Check Fraud: Can You Still Trust A Cashier’s Check?

by J_Pratt


Cashier’s Checks have long been considered the “gold standard” of checks. Drawn on the bank itself, there is no question that the funds are good. So if someone wants to give you a Cashier’s Check (or “Official Check”) there’s no fraud risk, right?


Criminals are now capable of producing high-quality counterfeit Cashier’s Checks that cannot be detected by visual inspection. Knowing that society has been raised to trust a Cashier’s Check without question, many scammers – and especially email scammers – are able to convince the victim to accept and deposit a Cashier’s Check, and then immediately wire funds to someone else. Victims do so believing that the Cashier’s Check must be good. But if the check is counterfeit, the bank it is allegedly drawn on has no obligation to honor it. With the money that was wired out already gone, the bank has the right to recover the money from the victim… who could be you.

Don’t count on your bank being able to recognize these counterfeits upon deposit. You need to be your own detective to protect yourself from this risk.

  • If you are given a Cashier’s Check, call the bank the check is drawn on to confirm that the check “has been issued”. Get the phone number to call from the bank’s website or from Information (411); do not use any phone number that is printed on the check itself.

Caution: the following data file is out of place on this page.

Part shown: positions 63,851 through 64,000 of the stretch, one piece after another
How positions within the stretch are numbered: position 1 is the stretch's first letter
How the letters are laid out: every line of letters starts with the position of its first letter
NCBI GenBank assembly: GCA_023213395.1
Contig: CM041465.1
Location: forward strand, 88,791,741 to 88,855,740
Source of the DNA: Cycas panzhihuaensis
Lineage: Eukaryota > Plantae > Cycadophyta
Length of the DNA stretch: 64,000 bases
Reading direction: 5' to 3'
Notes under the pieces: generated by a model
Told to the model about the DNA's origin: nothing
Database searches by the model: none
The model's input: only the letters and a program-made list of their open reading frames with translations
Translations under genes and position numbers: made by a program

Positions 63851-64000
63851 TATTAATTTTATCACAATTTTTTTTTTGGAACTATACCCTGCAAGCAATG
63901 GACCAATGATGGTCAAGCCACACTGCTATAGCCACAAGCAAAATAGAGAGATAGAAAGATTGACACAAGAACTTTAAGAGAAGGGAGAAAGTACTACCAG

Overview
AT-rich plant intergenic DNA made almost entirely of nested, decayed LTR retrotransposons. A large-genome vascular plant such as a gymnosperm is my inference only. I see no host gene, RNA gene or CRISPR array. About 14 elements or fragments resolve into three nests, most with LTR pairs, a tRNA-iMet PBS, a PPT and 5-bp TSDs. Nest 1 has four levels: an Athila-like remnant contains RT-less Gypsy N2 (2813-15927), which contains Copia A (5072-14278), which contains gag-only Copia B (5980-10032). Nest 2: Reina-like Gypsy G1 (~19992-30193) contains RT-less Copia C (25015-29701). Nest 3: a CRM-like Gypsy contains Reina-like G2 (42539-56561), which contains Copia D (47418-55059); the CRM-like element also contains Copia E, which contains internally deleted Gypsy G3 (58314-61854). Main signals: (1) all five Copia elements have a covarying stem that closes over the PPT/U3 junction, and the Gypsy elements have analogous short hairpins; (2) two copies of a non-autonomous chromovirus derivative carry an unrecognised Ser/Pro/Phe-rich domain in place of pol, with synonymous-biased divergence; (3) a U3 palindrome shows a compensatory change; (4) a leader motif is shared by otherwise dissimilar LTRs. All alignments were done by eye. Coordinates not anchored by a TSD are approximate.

• Do not use the funds for at least 5-10 business days after you have deposited it. Even if your bank makes the “funds available” to you, wait several days before using the money. It usually takes at least 2-5 business days for a check to be returned. Play it safe.
  • Call the bank of the Cashier’s Check to determine if it has “cleared” (or “been paid”).Keep a copy of the check and call the bank that it’s drawn on two days after the deposit has been made at your bank. Until that bank can tell you “it’s been paid”, don’t use the money.
  • Insist that payments be sent to you by wire. Instead of a Cashier’s Check, have the funds wired to you. Although there will most likely be a fee, a wire is an “immediate” payment, unlike a check. (Your bank can tell you how the wire can be sent so that the sender does not need to know your bank account number.)